The Power of Connections

First, welcome back. After a long, tumultuous journey, spanning several months, I feel as though I found a bit of the voice I’d lost and am thrilled to be posting again to this blog. And the seemingly simplest of things helped me find my way back. Last night, I made a request of my facebook friends.

I’m not being braggadacious when I point out that I have a large number of facebook friends– for those of you reading this who don’t know, or have forgotten, I used to actively friend all of my advisees back when academic advising was my primary role. For a while, I had close to 2000 friends and a tremendous majority of them were advisees, both current, but now all former. I don’t know if they all understood at the time that their acceptance of my friend request signified to me that I had so effectively forged a trust-based relationship with them that they invited me into their facebook world. I considered this a HUGE win. Some of my peers and colleagues wrote it (and my feelings of victoriousness) off as students simply having acquiesced to my request because of the power I held in the relationship as their academic advisor. A position that offended me to my core, as I always strived to meet students as equals, intentionally and purposefully eschewing the typically authoritative role of “teacher” in a teacher-centered reality.

So, back to the request I made last night. My wife and I recently made the decision to cut cable and are relying solely on Roku and an indoor, “over-the-air,” antenna for our family’s television entertainment. And when she and I have tried to find a movie or series to watch, we’ve found many of the current offerings to be portraying a majority of the characters as deceitful, vile, people with dead souls and no redeeming qualities whatsoever. Many of them have been intriguing at first glance, but then deeper layers of violent or unscrupulous or tawdry behavior are revealed, leaving us feeling disturbed and distressed. And with all that is disturbed and distressing about the real world, we certainly don’t need those conditions of human life to be replicated and exaggerated in the fiction in which we choose to indulge. We have literally found only one or two things to watch that don’t leave us feeling as though there is no humanity left in the world. (Sherlock is balanced between intrigue and ‘reality’ and the English Baking Challenge as well as the Kids’ Baking Championship, which our ten-year old absolutely adores are refreshingly free of vindictive competitors speaking ill of their peers). So I posted about this on facebook, imploring our friends to make some suggestions, and one of my former advisee/friends (also one of the first advisees I ever friended) made a contribution to the post.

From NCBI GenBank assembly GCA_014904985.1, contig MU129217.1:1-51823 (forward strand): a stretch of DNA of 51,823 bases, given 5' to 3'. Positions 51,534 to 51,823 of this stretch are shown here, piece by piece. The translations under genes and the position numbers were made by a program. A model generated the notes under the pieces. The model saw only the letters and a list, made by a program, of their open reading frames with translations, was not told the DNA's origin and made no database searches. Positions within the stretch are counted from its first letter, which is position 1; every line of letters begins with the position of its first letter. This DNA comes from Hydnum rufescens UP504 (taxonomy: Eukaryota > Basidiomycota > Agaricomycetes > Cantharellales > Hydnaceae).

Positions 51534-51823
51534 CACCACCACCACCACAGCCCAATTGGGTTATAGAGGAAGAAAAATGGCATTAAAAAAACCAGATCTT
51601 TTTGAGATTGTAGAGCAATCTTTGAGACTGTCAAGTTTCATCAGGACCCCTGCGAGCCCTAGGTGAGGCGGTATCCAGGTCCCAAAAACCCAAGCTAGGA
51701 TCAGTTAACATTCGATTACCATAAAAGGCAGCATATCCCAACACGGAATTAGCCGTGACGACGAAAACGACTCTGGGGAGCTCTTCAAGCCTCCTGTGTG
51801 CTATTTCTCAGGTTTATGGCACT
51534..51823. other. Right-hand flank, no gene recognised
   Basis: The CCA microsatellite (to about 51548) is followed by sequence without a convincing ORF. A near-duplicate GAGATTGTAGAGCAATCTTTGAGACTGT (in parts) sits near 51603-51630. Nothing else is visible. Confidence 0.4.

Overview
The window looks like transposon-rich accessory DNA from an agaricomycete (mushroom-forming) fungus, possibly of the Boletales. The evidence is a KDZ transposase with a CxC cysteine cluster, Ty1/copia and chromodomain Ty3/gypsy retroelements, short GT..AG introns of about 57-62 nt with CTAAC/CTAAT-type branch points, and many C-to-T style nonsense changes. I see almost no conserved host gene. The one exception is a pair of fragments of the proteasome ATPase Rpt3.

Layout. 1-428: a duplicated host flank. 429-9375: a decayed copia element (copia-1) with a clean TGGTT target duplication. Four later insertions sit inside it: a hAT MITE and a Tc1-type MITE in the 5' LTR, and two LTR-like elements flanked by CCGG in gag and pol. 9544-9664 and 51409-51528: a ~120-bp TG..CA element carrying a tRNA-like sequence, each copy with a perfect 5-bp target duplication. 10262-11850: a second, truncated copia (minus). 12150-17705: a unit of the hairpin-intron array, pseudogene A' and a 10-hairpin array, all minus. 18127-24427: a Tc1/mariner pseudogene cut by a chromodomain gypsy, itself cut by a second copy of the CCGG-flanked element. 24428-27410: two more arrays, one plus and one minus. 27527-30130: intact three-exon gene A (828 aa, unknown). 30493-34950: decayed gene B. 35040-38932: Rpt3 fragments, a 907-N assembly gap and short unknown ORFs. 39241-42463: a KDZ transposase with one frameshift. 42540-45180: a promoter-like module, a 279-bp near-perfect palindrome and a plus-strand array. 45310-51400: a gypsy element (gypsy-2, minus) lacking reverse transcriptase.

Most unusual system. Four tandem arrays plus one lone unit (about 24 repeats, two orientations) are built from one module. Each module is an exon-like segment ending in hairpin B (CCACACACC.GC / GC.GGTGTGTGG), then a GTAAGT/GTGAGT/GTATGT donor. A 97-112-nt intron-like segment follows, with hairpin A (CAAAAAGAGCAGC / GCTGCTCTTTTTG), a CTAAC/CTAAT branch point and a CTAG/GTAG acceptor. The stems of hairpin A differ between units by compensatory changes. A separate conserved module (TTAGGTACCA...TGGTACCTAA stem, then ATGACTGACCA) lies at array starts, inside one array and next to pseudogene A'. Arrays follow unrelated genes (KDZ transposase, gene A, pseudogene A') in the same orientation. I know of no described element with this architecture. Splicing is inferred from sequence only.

This simple little act not only gave me another series to delve into, but it also reinforced my belief in the power of connections–in life and in the advising/mentoring relationship. That he is still a participant in my social network, after nearly a decade, negates the nay-sayers insisting that all those connections were forced by my authority. It reaffirmed my belief that the mentoring relationship may end when there is nothing more through which to guide your mentee, but that the conclusion of the mentoring relationship can result in a lasting, friendly connection. It also helped me feel less distressed about reality and the road ahead in these uncertain times.

Oh, the power of connections…

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About Art

I've been a higher education professional for over 15 years and an Academic Advising administrator for the past eight of those. I have a background in exploratory student advising and have spent a great deal of time guiding students through contemplating their personal college-to-career pathways. I've published, presented, and consulted on the intersection of social media and academia and am a firm believer in social media's power as a tool for engagement rather than solely information delivery. I've worked at public and private institutions as well as 2-year colleges and 4-year universities. I believe in Academic Advising as a teaching and learning activity, that learner-centered education is the key to students' academic success, and that as long as we keep students' individual goals and success at the center of our decision-making process, the problem of college-level student attrition can be solved.
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One Response to The Power of Connections

  1. This is an interesting read! I’m wondering, though, how you feel this could actually hinder the advisor/advisee relationship? I don’t necessarily mean in terms of the power differential, but what do you do when you see an advisee engaging in illegal acts? Or if you find out some information that might reshape how you see your students? Whether or not we want to admit it, we are constantly taking in information and assigning value whether conscious or not. I often tow the same line as you–I do not actively seek out my advisees as friends but do accept their requests. Do you have a separate account for your professional self? This are all questions I ask myself and i unpack what it means to be a professional–and if its ever possible to place hard and fast boundaries between work and professional life. Again, thank you for your honest and for you post–it all boils down to what we are here for: relationships!

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